As the report states, I was very impressed by how the meeting went. The vendors were not acting against eachother, but rather together. Four of them got together in a sub-group to work on the O/R mapping side of things, and worked into the night on it, giving eachother a lot of insight into their own systems. I am very excited about JDO 2.0 now.

TSS Discussion of JDO 2.0: Lot’s of changes discussed at the kickoff meeting

Aug 18

Microsoft running Linux?

Tech No Comments »

It is quite interesting to checkout Netcraft from time to time. If you look to see what is running you will find this.

“The site is running Microsoft-IIS/6.0 on Linux.”

I wonder if they switched to Linux since they knew that some viruses were kicking in on Aug 16th.

I wonder how many linux machines were needed to handle the load compared to the windows boxes :)

Or course, netcraft could be faked, and they aren’t running linux at all. Naaah.

Aug 17

Back from being stuck in NYC, after JDO meeting

Personal No Comments »

I have had a very interesting week+. I have travelled a lot more than I would have liked, and had the misfortune of flying via NYC when coming home to Boston (on Thursday night) after the JDO pre-expert group meeting. I landed just after the power went out, and then went through a process od trying to find: another flight, rental car, train, car service, or horseback ride to get out. The hotels were even filled.

I spent hours at the airport, and was getting ready to sleep there for the night (not a nice thought, especially since there were cockroaches all over the floor at LaGuardia). Then my mobile started to work a couple of times, and a GREAT friend made a sacrifice. She came to get me (from a LONG way away). As soon as the bridges were opened for traffic, she came over, picked me up (along with another woman who always wanted to get to Boston) and we drove all the way back to Beantown.

It was a rough night, but I was SO happy to get home the next morning, and NOT having to sleep in the airport, or fight for flights the next morning. One of the weirdest sites was seeing the manhattan skyline, all black, silhouetted with the night sky behind. In these times you really appreciate how much you become attached to technology. It was driving me nuts that I was so out of touch from anyone/anything. Very scary. Thank god people were well, and this wasn’t another 9-11 or anything like it.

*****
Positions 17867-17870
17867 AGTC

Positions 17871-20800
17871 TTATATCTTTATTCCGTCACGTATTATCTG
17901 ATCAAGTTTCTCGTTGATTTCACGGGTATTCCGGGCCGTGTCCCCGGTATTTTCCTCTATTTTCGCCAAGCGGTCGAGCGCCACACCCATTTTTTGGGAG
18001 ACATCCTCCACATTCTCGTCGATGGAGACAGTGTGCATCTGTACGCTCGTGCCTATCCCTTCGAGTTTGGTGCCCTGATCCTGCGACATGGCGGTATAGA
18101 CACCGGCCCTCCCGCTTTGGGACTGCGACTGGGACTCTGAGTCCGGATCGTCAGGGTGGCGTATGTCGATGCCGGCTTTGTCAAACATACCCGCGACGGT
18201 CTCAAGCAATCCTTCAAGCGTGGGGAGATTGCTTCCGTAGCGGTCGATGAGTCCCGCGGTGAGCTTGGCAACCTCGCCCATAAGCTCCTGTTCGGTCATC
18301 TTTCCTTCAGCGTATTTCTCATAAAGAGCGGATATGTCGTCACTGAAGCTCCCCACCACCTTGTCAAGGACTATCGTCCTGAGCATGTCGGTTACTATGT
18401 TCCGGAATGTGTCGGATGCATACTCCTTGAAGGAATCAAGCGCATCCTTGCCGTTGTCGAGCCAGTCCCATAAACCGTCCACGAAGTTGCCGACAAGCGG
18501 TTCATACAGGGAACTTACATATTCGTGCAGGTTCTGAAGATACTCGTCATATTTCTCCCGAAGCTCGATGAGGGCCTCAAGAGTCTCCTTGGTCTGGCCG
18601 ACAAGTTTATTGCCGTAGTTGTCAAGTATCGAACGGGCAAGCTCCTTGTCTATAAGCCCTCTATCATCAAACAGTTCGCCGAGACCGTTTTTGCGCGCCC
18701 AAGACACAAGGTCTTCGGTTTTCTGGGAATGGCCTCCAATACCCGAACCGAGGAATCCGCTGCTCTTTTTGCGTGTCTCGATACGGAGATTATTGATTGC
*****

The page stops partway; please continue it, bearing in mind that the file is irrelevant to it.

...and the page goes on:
Aug 06

Book review: AspectJ in Action

AOP, Tech No Comments »

I read Ramnivas’ AspectJ in Action (Manning). I thought he did a really good job on it, so I wrote up a book review on TSS. I am hoping that there will be more and more “real world”/practical AOP books as time goes on (and people get to test it on real projects!).

Aug 05

Tangosol releases Coherence 2.2

Tech No Comments »

Tangosol have released 2.2 of their great Coherence product. We will definately be upgrading TheServerSide to use this new version. Since I live 5 mins from the Tangosol offices, I can even walk over for support. How great is that!

Some of the new features:

- Application caches can be completely configured using XML deployment descriptors, even for complex multi-tier cache infrastructures. Cache server processes are now supported out-of-the-box, allowing applications to select among in-process, out-of-process and near-cache models at deployment time.

- Applications can define custom cache-eviction policies, in addition to the built-in LRU, LFU and LLRFU (Logarithmic Least Recently/Frequently Used) algorithms. Caches can also be be configured to automatically overflow to disk, to limit memory consumption for extremely large caches and to handle unpredictably large data requirements.

- Configurable thread pools are now provided to ensure the scalable performance of Coherence-based Grid Computing Architectures, Paritioned Caches, parallel-distributed cache queries and database-backed caches.

- Cache statistics, from evictions all the way down to the clustering and network layers, have been standardized and their coverage dramatically expanded.

Read more info on TheServerSide

Go directly to Tangosol Coherence

Aug 05

Apache Geronimo: Apache Initiates open source J2EE project

EJB, Java, Open Source, Tech 1 Comment »

Apache has created Apache Geronimo (for now), a J2EE implementation that they “promise” will run the TCKs from Sun! The most interesting part of this is who they have gotten involved in the project:

(the projects in parens are projects where they commit)

* Bruce Snyder (Castor JDO)
* Dain Sundstrom (JBoss)
* David Blevins (OpenEJB)
* David Jencks (JBoss)
* Geir Magnusson Jr. (Apache)
* Greg Wilkins (JBoss/Jetty)
* James Strachan (Apache)
* Jan Bartel (JBoss/Jetty)
* Jason Dillon (JBoss)
* Jeremy Boynes (JBoss)
* Jim Jagielski (Apache)
* Jules Golsnell (JBoss/Jetty)
* Richard Monson-Haefel (OpenEJB)
* Remigio Chirino (JBoss)
* Simone Bordet (mx4j)

That is one great list, and if they work on it, it must succeed right? Even if Apache is running it? (heh just kidding!).

It will be interesting to see how they package everything together (how they will use the other Apache projects… like Tomcat, James, etc).

I wish them all well, and look forward to a good J2EE implementation some time soon!

Go to the TSS thread that has the emails that have been sent out, which explain a LOT of the thought behind this.

What do you think? Comment here and at TSS!